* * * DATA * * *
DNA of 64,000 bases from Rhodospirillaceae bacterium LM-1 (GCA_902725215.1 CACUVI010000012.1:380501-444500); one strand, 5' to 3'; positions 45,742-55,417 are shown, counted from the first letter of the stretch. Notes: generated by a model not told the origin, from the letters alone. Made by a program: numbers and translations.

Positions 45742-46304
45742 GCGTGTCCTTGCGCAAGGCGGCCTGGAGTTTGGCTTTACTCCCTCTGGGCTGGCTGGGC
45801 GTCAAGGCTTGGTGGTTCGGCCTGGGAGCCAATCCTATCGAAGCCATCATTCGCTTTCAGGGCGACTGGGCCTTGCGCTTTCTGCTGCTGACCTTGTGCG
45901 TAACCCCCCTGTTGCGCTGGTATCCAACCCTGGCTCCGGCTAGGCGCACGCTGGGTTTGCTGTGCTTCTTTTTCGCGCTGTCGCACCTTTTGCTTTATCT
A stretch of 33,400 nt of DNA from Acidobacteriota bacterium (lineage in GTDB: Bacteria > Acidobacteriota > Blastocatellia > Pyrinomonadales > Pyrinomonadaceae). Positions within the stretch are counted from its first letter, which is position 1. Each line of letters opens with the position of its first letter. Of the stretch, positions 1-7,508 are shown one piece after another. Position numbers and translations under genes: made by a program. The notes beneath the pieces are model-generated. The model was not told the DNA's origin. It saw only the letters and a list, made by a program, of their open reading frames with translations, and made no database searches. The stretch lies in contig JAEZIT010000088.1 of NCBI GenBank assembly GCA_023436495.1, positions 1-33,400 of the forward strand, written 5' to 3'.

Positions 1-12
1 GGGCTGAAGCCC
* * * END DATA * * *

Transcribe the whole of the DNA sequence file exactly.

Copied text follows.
DNA of 64,000 bases from Rhodospirillaceae bacterium LM-1 (GCA_902725215.1 CACUVI010000012.1:380501-444500); one strand, 5' to 3'; positions 45,742-55,417 are shown, counted from the first letter of the stretch. Notes: generated by a model not told the origin, from the letters alone. Made by a program: numbers and translations.

Positions 45742-46304
45742 GCGTGTCCTTGCGCAAGGCGGCCTGGAGTTTGGCTTTACTCCCTCTGGGCTGGCTGGGC
45801 GTCAAGGCTTGGTGGTTCGGCCTGGGAGCCAATCCTATCGAAGCCATCATTCGCTTTCAGGGCGACTGGGCCTTGCGCTTTCTGCTGCTGACCTTGTGCG
45901 TAACCCCCCTGTTGCGCTGGTATCCAACCCTGGCTCCGGCTAGGCGCACGCTGGGTTTGCTGTGCTTCTTTTTCGCGCTGTCGCACCTTTTGCTTTATCT
A stretch of 33,400 nt of DNA from Acidobacteriota bacterium (lineage in GTDB: Bacteria > Acidobacteriota > Blastocatellia > Pyrinomonadales > Pyrinomonadaceae). Positions within the stretch are counted from its first letter, which is position 1. Each line of letters opens with the position of its first letter. Of the stretch, positions 1-7,508 are shown one piece after another. Position numbers and translations under genes: made by a program. The notes beneath the pieces are model-generated. The model was not told the DNA's origin. It saw only the letters and a list, made by a program, of their open reading frames with translations, and made no database searches. The stretch lies in contig JAEZIT010000088.1 of NCBI GenBank assembly GCA_023436495.1, positions 1-33,400 of the forward strand, written 5' to 3'.

Positions 1-12
1 GGGCTGAAGCCC